for a hard upsell and instead focus on discussing a product with customers.”

Normally, a small bar retails at 70p or 80p, says Binny, but he has been selling three bars for £1. “We have them on and off promotion and people are still buying them. We sold the original bars really quickly and I will continue to stock them at full price.”

Pricemarking’s place

Pricemarking is a key sales driver of chocolate confectionery at Binny’s Canterbury store. “We’ve introduced a lot of pricemarked packs at our new shop. Cadbury and Mars have done a lot around pricemarking, and the flashes stand out well,” he says. “It’s a bit like going back to the old days where you could buy a drink, chocolate and crisps for a pound. Convenience stores were thought of as somewhere you could get good value and I think pricemarks are helping to restore that perception.”

Mars has recently extended its pricemarked (PMP) offering with Mars, Snickers, Twix, Bounty and Maltesers singles all permanently available with a 50p flash. Says Dhaliwal: “PMPs reassure shoppers they are getting the best value for money, and provide the perfect chocolate treat for a night in with friends and family. Retailers not only see PMPs as better value for themselves and their customers, but also as a key footfall driver, attracting more shoppers to store and ultimately generating sales growth.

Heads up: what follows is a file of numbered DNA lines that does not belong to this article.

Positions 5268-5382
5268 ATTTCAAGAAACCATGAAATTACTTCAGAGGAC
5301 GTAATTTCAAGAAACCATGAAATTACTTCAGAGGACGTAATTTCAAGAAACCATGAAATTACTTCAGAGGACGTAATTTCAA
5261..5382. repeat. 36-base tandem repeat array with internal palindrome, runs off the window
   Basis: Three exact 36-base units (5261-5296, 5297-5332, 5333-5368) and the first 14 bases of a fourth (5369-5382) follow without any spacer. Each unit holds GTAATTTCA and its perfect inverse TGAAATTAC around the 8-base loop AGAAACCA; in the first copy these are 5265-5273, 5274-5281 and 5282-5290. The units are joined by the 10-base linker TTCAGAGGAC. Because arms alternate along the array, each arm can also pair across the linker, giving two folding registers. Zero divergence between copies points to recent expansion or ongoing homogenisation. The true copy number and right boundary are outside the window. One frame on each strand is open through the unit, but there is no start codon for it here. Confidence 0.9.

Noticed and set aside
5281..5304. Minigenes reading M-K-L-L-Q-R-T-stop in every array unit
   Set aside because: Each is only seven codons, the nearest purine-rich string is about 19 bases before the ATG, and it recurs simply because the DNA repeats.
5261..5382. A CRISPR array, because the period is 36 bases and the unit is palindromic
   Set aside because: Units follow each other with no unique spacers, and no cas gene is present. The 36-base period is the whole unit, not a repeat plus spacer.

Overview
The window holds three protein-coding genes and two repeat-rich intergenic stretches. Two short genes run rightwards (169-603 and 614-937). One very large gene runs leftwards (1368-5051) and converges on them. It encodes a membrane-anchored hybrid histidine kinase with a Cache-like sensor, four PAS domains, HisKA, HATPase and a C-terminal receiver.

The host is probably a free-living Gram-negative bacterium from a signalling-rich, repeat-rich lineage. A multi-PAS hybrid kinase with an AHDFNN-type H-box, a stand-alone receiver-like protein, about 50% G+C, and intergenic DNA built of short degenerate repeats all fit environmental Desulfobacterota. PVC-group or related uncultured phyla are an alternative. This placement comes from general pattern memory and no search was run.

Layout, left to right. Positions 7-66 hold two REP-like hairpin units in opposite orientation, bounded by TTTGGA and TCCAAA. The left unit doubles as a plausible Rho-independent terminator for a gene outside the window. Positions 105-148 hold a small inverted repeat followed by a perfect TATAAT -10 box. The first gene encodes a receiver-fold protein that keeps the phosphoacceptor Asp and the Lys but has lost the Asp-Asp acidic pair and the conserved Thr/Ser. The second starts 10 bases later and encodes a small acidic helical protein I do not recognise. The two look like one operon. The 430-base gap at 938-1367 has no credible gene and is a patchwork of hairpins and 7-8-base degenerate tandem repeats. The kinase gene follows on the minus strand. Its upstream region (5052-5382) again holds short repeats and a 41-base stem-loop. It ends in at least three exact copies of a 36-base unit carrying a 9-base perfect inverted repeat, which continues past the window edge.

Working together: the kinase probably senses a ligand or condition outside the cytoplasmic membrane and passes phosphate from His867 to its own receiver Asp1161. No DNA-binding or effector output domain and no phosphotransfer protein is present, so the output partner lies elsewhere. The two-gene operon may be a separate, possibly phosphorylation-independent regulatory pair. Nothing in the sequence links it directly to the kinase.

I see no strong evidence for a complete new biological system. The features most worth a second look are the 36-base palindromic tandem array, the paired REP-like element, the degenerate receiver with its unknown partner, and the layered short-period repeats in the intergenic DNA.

“As shoppers continue to look for the best deals on their favourite chocolate confectionery, PMPs now account for 60% of sales at independent stores and we expect to see this trend rise again in 2016.”

Jonathan Summerley, purchasing director at Hancocks Cash & Carry, concurs that pricemarked packs offer a strong value proposition. “In the convenience channel pricemarked packs are important for the independent retailer as they offer transparency, ensuring the consumer knows you are as good value for money as the multiples and discounters. Shoppers are becoming more and more price-conscious and savvy as to where they can obtain the best value for money.

“However, it is important the chocolate confectionery manufacturers maintain a decent profit for the retailers. Chocolate is a very tight margin for all involved, but the key is to offer impulse purchases and a selection of own labels to cater for all audiences.”

Indeed, own-label chocolate is proving itself to be a c-store winner. Booker’s Euroshopper chocolate bars at 50p and 60p sell really well at Stephen’s stores. “We sell the milk, white, dark and nut varieties,” he says. “It’s mainly young adults and kids who buy it.”

Binny also stocks Euroshopper chocolate, although he finds it attracts a different customer altogether. “There is a definite market for it and it does sell well,” he says. “If I put it on the main fixture it gets overlooked. Booker is pushing the price and the packaging is very standard and generic, whereas the likes of Cadbury have bright purple packaging and people recognise the brand.